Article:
Information Technology: Software, Media and Telecommunications
Digitalization is the source of this century’s disruptions. Whether communicating, socializing, working or consuming, software and the media are increasingly ubiquitous in our daily lives. Although Information and Communications Technology (ICT) present new problems for society, particularly in terms of respect for privacy, its widening use can also be a strong vehicle for sustainable development solutions. ICTs can drive economic development and widen access to knowledge, particularly in developing countries. These technologies also have strong potential for developing ecological and/or social innovations, such as smart cities, smart grids, smart buildings and access to health services, all of which are tools that can help us move towards sustainable development in our society.
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As sustainable investment is confirmed both as a crucial need and a growing trend, climate and ESG1 corporate disclosures remain on top of regulators and investors’ agenda. The European Union (EU) is currently revising its requirements for corporates sustainability disclosure (Corporate Sustainability Reporting Directive or CSRD). International bodies, the International Financial Reporting Standards (IFRS) and International Organization of Securities Commissions (IOSCO), are aiming for a climate disclosure “building block” to align practices at the global level. In June, the US Securities and Exchanges Commission (SEC) finalized a public consultation on corporate climate disclosures, to which Mirova responded. We share below our views that we have conveyed to the SEC and across various jurisdictions and initiatives (the EU, TCFD2…) in order to build robust, meaningful and useful frameworks for corporate climate and sustainability disclosure.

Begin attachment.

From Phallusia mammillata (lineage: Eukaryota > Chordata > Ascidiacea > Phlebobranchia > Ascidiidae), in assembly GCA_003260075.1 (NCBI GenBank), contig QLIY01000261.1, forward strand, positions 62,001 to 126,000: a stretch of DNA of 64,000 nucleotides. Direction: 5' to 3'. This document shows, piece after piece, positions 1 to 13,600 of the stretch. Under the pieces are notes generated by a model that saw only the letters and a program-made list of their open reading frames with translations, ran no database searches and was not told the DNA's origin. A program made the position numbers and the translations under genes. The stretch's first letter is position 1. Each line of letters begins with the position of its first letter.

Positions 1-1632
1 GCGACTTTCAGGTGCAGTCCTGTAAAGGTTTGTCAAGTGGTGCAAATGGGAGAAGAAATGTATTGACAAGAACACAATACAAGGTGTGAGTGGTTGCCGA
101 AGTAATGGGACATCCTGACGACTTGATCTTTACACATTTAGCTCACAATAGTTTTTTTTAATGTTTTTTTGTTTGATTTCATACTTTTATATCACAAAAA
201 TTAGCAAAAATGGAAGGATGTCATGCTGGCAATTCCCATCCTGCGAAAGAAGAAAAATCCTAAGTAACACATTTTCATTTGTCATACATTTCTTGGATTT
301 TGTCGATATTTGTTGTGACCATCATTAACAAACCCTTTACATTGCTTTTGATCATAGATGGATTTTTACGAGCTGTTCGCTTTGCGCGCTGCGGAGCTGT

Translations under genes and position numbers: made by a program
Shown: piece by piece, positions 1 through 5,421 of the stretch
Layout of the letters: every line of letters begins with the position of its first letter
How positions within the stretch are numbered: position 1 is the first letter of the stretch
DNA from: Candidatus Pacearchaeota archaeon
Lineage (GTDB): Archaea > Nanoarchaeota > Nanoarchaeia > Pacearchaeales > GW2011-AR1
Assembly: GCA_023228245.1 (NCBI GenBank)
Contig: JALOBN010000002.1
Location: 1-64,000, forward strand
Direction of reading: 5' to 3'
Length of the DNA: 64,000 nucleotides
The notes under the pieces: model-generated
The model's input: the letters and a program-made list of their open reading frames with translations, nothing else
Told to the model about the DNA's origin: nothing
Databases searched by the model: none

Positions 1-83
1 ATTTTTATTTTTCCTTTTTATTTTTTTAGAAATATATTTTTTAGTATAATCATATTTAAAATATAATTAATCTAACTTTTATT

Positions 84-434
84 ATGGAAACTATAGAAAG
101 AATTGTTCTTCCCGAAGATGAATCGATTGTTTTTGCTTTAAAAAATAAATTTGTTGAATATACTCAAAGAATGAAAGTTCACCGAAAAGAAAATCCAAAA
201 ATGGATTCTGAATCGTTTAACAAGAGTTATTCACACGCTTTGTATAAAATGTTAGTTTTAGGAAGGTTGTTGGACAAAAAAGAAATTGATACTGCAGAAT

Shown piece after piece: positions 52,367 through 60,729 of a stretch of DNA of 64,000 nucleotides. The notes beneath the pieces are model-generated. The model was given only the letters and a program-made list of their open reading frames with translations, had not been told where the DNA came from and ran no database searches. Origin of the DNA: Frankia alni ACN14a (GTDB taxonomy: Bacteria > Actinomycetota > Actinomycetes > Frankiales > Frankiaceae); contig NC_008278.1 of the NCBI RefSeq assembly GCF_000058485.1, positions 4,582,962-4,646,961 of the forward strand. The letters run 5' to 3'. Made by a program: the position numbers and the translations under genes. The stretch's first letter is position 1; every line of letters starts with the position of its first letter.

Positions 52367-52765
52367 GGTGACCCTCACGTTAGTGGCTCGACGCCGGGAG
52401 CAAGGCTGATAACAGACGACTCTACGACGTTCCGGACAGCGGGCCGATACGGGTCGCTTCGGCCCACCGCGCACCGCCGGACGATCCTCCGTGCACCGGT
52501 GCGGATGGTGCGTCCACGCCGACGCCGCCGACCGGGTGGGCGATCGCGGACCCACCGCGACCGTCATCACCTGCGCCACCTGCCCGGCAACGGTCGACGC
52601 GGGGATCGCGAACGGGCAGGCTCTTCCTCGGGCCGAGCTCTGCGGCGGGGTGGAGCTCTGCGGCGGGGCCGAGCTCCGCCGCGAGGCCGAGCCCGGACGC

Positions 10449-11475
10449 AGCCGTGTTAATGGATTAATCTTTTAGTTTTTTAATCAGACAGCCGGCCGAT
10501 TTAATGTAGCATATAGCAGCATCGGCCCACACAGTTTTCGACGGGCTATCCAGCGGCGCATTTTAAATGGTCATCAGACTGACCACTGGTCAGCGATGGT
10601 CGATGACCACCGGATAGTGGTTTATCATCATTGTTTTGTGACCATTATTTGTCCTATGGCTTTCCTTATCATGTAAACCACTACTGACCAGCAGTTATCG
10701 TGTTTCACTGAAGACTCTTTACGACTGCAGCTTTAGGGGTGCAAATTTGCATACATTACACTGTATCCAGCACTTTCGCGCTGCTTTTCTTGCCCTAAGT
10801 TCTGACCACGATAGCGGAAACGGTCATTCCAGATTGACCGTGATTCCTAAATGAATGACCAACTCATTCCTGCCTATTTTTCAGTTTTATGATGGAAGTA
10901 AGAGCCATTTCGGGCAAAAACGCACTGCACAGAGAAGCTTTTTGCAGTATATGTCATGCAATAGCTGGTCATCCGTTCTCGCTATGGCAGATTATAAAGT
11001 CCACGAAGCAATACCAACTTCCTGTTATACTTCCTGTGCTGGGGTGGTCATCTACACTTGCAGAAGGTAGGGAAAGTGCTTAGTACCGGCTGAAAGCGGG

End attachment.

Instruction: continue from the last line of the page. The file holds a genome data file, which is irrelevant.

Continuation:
This methodology document aims to clarify how Mirova establishes minimum standards and sector exclusions in the sustainability analysis of companies.